Two gripping news stories reached me via Facebook yesterday. Both involved violent, shocking deaths. And I had a personal, family connection to each one.
Posts from the ‘Family’ Category
Just before Tarek Lubani and John Greyson returned to Canada from their 50 days of captivity in Egypt last October, the coverage of the incident reached a sensational peak in the Toronto media. Ezra Levant of the Toronto Sun red-baited the two Canadians as they lay captive in Cairo, calling them left-wing attention seekers, professional agitators – that is, blaming them for their own predicament. In the Globe and Mail, Margaret Wente went a step further, outing Greyson as a gay activist in her column.
I just returned from a four-week vacation in southern France. I know, I know – poor me, having to switch from cheap-as-dirt baguettes, pastries and wine (plus clear blue skies, dry air, and a 20 degree ocean), to falling leaves, near freezing nights, 7 pm darkness and public adoration of … the pumpkin? … in one short weekend. Oh well. Read more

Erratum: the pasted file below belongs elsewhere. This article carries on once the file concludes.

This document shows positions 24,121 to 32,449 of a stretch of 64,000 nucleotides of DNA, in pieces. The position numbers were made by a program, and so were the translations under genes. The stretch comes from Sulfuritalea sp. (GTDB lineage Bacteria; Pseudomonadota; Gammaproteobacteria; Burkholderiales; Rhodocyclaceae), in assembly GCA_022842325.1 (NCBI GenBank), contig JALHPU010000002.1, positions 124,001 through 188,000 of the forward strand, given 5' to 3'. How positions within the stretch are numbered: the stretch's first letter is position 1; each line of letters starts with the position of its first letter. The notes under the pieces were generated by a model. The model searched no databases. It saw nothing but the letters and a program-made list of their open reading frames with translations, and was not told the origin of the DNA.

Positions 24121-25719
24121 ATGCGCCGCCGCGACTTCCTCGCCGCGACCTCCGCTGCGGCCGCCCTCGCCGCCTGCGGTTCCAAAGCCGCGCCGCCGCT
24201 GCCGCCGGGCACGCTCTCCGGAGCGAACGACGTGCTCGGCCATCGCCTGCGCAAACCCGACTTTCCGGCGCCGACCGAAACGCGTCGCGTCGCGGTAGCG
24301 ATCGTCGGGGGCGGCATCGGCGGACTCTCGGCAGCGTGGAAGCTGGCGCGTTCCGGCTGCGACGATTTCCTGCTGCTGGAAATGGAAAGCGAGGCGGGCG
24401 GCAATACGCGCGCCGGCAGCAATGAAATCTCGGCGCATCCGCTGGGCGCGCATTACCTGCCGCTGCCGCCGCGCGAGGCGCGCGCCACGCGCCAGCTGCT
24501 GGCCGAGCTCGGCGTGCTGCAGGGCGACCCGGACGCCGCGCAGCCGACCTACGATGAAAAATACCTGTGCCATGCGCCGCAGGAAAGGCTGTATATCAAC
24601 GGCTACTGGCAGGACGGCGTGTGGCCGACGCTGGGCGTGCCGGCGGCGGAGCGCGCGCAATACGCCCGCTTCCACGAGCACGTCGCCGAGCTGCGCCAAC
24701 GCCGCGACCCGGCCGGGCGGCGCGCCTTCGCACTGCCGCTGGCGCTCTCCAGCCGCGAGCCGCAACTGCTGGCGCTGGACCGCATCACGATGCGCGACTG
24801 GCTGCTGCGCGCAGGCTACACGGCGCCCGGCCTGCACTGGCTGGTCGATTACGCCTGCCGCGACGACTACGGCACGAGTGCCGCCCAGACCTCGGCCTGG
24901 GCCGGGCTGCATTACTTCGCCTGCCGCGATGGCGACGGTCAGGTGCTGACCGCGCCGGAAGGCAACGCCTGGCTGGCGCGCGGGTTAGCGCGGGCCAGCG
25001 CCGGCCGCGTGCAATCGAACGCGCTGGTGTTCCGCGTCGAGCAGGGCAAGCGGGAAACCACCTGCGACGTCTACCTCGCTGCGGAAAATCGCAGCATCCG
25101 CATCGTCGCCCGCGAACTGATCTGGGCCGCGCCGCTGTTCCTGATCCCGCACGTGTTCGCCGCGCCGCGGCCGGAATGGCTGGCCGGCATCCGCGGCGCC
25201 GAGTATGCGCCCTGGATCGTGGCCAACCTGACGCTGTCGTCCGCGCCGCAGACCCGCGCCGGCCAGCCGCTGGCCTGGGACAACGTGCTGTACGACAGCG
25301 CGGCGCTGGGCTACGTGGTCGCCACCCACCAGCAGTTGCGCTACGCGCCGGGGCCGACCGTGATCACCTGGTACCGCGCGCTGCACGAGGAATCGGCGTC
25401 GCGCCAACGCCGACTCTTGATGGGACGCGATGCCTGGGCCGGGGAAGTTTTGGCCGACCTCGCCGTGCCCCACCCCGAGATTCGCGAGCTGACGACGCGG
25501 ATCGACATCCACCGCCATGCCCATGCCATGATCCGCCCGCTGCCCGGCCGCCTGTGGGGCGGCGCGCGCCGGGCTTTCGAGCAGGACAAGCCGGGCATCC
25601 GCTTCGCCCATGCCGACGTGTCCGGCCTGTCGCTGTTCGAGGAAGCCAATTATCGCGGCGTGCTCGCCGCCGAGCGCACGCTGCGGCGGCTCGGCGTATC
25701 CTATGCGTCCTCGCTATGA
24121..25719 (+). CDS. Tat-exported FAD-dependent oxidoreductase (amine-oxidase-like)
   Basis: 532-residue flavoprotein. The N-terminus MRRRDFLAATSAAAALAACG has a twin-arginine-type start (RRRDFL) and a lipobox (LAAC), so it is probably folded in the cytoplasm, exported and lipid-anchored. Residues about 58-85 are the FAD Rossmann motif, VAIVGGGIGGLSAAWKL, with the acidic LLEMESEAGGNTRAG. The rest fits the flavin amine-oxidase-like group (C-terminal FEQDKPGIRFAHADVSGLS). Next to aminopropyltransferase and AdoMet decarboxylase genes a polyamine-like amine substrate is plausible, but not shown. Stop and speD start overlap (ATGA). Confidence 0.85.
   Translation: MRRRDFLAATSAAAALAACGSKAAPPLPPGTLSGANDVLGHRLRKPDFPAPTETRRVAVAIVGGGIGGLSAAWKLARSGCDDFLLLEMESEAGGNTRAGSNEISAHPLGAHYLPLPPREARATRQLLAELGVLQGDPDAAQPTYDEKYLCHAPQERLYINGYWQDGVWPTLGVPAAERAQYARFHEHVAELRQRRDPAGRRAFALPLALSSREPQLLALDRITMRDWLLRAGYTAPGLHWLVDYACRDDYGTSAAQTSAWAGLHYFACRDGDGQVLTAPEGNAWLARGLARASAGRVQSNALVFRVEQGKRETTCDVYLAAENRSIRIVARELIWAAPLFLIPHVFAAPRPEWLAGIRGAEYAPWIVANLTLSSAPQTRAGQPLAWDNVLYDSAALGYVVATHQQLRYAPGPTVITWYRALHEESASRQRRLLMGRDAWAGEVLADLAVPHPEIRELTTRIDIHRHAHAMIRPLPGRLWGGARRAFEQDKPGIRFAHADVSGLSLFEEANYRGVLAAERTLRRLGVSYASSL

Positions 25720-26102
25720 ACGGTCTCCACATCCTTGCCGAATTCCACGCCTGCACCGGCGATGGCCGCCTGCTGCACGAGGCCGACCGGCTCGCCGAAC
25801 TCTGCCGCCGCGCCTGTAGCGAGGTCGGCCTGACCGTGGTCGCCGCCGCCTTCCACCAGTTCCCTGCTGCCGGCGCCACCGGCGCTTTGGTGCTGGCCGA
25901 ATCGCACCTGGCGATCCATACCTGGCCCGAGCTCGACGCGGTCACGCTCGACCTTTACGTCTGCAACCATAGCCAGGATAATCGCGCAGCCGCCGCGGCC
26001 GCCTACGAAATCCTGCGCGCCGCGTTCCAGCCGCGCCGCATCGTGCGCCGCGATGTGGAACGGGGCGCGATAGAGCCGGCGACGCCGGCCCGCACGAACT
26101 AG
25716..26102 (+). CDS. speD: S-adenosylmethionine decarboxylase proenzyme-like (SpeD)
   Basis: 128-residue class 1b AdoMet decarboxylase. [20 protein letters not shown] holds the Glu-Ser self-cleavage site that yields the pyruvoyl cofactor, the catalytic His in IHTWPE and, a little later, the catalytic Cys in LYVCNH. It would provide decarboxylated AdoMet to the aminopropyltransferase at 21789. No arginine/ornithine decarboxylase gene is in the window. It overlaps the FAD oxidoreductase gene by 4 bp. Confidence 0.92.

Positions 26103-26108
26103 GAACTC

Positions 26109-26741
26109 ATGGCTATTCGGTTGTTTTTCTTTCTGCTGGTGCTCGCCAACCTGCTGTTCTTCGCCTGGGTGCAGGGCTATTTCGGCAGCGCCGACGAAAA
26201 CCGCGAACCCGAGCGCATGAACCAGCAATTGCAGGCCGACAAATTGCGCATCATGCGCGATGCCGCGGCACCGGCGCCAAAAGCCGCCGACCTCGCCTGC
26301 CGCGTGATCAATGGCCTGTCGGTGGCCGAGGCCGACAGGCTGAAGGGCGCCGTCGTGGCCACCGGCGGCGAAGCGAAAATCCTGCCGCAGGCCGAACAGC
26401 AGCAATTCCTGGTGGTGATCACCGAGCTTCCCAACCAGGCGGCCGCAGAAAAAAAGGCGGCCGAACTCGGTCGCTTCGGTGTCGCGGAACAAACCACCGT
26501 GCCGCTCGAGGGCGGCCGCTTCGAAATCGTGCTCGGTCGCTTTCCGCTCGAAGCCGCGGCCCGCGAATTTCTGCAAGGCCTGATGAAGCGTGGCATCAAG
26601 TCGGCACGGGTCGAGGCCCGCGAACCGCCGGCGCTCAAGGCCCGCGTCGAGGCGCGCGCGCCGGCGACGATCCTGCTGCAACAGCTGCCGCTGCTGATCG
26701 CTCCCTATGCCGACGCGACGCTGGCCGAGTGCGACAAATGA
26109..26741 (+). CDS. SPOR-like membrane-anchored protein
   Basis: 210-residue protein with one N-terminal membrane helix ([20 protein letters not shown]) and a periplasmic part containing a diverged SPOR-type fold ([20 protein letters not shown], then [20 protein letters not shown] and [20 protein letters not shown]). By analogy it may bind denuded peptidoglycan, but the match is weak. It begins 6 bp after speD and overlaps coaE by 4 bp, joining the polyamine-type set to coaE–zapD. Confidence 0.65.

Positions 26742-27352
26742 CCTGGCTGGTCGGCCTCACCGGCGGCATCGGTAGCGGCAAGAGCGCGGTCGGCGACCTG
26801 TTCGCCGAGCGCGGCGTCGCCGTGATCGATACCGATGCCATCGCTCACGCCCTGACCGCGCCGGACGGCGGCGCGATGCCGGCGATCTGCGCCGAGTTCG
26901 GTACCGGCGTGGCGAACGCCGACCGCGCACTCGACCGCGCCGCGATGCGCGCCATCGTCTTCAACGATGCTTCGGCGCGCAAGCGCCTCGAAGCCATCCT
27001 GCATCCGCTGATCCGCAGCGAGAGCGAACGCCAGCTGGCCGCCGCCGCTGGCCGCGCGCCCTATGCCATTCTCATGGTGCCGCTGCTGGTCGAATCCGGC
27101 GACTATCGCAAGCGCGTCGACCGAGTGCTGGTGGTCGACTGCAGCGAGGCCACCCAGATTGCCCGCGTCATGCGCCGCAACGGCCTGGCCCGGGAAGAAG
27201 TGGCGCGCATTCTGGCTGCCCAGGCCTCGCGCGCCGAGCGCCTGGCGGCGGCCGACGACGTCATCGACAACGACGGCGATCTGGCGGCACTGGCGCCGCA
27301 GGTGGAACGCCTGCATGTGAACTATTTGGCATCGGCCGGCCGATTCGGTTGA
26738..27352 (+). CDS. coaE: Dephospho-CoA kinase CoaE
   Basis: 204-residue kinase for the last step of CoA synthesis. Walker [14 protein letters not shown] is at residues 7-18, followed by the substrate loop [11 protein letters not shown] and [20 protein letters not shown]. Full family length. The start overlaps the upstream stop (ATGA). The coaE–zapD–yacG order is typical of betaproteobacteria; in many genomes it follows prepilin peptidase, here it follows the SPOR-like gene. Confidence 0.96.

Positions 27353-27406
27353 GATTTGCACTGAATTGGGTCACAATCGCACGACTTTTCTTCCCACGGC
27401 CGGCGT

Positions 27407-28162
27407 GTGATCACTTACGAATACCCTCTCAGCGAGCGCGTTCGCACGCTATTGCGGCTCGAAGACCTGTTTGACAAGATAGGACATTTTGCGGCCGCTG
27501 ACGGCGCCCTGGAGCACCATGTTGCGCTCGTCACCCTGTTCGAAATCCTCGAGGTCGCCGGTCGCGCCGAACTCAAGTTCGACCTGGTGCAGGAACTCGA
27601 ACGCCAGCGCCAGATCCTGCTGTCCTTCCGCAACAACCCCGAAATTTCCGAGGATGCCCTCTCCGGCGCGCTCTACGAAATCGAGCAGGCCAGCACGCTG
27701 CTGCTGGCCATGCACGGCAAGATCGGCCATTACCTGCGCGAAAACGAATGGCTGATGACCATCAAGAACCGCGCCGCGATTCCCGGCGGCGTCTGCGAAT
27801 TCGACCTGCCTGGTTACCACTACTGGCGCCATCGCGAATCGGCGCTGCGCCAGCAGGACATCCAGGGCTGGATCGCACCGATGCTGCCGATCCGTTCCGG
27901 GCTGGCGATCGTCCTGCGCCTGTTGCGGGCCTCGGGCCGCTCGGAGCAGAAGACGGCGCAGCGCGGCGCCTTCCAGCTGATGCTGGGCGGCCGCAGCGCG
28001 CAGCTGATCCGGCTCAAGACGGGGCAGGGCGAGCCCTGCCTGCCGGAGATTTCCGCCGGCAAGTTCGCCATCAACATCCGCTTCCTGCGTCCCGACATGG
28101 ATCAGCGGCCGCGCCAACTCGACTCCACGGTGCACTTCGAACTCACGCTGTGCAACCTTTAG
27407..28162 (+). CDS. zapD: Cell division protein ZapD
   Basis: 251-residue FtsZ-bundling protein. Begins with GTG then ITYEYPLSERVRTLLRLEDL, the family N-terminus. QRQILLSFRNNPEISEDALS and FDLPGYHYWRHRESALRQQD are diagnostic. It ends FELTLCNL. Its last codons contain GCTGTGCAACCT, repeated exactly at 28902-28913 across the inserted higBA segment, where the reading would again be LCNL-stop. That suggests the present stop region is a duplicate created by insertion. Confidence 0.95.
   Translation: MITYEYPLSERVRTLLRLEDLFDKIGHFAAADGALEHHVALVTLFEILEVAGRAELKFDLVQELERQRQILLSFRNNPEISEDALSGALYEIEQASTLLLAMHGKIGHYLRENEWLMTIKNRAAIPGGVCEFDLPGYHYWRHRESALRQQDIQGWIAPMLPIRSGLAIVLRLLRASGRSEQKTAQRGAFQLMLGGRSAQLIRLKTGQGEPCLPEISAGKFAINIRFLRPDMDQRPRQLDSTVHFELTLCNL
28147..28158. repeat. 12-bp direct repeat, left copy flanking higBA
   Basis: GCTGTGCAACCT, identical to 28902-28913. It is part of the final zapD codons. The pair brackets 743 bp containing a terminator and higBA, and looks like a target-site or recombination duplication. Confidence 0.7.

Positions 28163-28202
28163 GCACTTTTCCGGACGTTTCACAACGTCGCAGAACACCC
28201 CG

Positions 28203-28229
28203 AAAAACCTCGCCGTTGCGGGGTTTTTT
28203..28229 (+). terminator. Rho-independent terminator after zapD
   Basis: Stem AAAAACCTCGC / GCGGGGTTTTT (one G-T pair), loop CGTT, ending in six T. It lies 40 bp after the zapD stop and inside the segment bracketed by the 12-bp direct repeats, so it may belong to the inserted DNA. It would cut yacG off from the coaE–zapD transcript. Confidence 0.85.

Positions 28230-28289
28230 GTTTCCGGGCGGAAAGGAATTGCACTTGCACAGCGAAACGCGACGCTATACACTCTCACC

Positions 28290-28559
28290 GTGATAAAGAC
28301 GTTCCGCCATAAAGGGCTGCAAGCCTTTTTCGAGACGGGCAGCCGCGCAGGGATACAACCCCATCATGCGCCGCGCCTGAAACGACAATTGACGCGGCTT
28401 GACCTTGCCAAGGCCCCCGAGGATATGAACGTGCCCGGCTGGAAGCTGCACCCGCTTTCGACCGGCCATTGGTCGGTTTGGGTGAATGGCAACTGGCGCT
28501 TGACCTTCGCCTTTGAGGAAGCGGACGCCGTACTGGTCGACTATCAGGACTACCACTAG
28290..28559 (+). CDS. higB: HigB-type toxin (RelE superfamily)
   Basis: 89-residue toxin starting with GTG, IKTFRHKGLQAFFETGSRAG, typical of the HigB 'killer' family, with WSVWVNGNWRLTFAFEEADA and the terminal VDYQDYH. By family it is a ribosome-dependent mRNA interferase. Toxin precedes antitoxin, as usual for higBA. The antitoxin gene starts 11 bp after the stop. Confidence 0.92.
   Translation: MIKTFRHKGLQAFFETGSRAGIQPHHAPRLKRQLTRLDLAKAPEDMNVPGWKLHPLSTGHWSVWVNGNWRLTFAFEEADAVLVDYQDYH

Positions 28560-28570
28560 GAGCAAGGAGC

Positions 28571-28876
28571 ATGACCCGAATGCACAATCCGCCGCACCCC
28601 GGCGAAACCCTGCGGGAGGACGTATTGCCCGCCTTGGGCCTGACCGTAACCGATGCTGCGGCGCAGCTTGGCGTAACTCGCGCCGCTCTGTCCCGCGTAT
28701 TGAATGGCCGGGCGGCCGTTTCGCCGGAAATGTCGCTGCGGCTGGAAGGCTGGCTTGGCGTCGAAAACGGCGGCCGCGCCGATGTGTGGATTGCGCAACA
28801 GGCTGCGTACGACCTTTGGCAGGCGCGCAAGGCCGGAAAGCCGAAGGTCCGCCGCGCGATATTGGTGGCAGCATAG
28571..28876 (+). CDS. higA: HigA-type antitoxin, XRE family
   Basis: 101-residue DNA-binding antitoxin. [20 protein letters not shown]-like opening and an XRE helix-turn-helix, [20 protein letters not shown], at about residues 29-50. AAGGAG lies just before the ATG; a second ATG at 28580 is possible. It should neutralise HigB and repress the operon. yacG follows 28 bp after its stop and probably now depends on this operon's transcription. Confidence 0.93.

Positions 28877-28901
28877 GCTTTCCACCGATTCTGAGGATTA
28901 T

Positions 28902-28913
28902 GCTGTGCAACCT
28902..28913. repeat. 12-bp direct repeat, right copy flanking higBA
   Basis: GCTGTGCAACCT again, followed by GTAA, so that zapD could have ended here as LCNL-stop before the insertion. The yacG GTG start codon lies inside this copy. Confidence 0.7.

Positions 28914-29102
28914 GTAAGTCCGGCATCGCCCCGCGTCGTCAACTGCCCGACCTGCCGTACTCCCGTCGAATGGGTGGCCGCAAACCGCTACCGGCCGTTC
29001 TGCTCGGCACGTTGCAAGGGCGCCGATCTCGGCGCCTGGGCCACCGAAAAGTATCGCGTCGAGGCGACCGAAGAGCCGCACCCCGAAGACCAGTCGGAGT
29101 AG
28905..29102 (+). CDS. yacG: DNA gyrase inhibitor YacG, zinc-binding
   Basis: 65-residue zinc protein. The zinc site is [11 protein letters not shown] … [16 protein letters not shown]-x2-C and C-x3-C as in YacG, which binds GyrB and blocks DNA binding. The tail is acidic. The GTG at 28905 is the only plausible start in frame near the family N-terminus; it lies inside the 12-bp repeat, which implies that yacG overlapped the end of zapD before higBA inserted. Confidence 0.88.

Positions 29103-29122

CHRISTOPHER PLUMMER recently won an Oscar for his nuanced portrayal of Hal, an elderly gay father, in the movie Beginners. Hal’s son Oliver spends most of the film coming to grips with his dad’s late-age emergence from the closet after his mother’s death, including its reverberations on his own romantic life.
WE LOST SARAH last Sunday. It was crushing. At one point, there were 13 of us in the Hamilton ICU waiting room, visiting Sarah briefly in pairs as she struggled for her life. We could stretch past the monitors, ventilator and over the IV lines to whisper in her ear, hold her hand, tell her we loved her – but nothing we could do, nor the best efforts of the doctors and nursing staff, could halt the downward spiral that began sometime after her first operation on Friday morning. By Sunday afternoon, she was gone.
ITS CROWDED DOWN HERE in the birth canal! I reach the start line first, before my sister Beth, but then things get screwed up. I’m sure it’s not my fault I’ve turned breach. But it jams things up for both of us when I get stuck the wrong way around. My mother is exhausted from two days of labour. Her small town Alberta doctor panics. The result? A Caesarian. And so I’m suddenly at the end of the line instead of the head. My sister is lifted out first, leaving me in second place. A rivalry is born.